Several hours before he erased Felipe Alou and Murcer on back-to-back ground outs, Grzenda sat in the RFK Stadium stands well before game time and reflected. “I don’t want to leave this place,” he said. “This year has been the best I’ve had. It’s been like a beginning for me.”

Major league baseball was leaving the capital again because Senators owner Bob Short decided he couldn’t make it work in D.C. any longer—after he’d done just about everything within his power to guarantee it wouldn’t work.

Short wouldn’t sell the team to local interests or at least to buyers willing to camp in Washington, either—unless they were willing to pony up a minimum of $12 million, that is. The Washington Post‘s almost mythological sportswriter, Shirley Povich, compared that to the guy who buys a $9000 car, abuses it, spends $3,000 to repair it, then claims he has a car worth $12,000. Is that so Washington, or what?

“His fellow club owners let go unrecognised Short’s continual mistakes that got him into the mess that, he says, threatened to bankrupt him,” Povich wrote 23 September 1971.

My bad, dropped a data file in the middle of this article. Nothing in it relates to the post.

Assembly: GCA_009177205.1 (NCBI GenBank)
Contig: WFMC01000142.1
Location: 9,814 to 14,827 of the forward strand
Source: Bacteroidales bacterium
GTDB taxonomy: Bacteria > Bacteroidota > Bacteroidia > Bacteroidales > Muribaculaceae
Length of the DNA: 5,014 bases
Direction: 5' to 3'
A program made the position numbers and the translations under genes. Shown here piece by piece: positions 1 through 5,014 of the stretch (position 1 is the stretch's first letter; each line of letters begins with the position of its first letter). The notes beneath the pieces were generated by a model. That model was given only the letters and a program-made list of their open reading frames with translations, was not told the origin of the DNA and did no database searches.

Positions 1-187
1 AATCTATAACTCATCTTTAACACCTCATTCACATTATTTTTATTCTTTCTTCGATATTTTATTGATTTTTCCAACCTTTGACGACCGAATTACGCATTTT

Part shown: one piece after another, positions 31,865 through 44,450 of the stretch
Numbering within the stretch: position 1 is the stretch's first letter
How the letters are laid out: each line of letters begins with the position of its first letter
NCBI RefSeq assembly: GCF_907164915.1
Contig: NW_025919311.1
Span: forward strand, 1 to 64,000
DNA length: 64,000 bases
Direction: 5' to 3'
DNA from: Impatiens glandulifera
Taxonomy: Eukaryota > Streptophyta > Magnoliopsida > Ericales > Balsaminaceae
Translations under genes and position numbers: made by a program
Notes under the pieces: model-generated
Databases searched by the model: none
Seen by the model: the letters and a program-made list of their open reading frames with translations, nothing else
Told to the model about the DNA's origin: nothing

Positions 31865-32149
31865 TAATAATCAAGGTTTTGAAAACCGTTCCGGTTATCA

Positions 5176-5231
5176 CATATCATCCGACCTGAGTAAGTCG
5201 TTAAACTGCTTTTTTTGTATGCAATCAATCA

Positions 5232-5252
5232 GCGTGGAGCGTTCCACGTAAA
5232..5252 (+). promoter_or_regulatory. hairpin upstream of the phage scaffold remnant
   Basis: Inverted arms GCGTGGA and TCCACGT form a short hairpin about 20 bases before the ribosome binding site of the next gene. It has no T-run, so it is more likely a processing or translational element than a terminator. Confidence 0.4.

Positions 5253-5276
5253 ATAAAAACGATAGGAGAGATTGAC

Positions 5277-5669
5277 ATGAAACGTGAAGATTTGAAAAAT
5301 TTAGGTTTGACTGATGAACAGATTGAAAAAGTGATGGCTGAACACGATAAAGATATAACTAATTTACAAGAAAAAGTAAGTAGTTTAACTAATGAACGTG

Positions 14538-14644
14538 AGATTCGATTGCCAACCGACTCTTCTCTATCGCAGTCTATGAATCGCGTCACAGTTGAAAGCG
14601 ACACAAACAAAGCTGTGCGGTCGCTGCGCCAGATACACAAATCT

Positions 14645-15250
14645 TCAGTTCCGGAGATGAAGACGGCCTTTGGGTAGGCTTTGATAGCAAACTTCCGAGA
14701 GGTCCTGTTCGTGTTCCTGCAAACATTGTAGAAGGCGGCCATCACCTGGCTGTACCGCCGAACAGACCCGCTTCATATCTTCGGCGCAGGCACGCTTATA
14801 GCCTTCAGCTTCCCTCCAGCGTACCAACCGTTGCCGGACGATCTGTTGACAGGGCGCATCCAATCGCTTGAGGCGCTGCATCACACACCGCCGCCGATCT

They paid scant heed to the fact that Short foolishly overborrowed to buy the team and then pleaded poverty, and to the stubborn refusal of this novice club owner to hire a general manager, and his record of wrecking the club with absurd deals . . . [T]he impoverished Senators were the only team in the league billed for the owner’s private jet, with co-pilots. The owners had ears only for his complaint that he couldn’t operate profitably in Washington.

Publicly and to his fellow American League owners, Short promised he hadn’t bought the Senators on shaky financial standing in order to move them. According to Tom Deveaux’s The Washington Senators, 1901-1971, Short indulged the nation’s other national pastime: litigation, threatening just that against his fellow owners unless they let him leave.

After authorising then president Joe Cronin to find a solution, the American League owners were stunned at Short’s admission he’d been talking to Texas and other areas. Short was also in hot water with the Armory Board, which owned RFK Stadium and to which the Senators owed six figures worth of back rent. That’s rather Washington, too.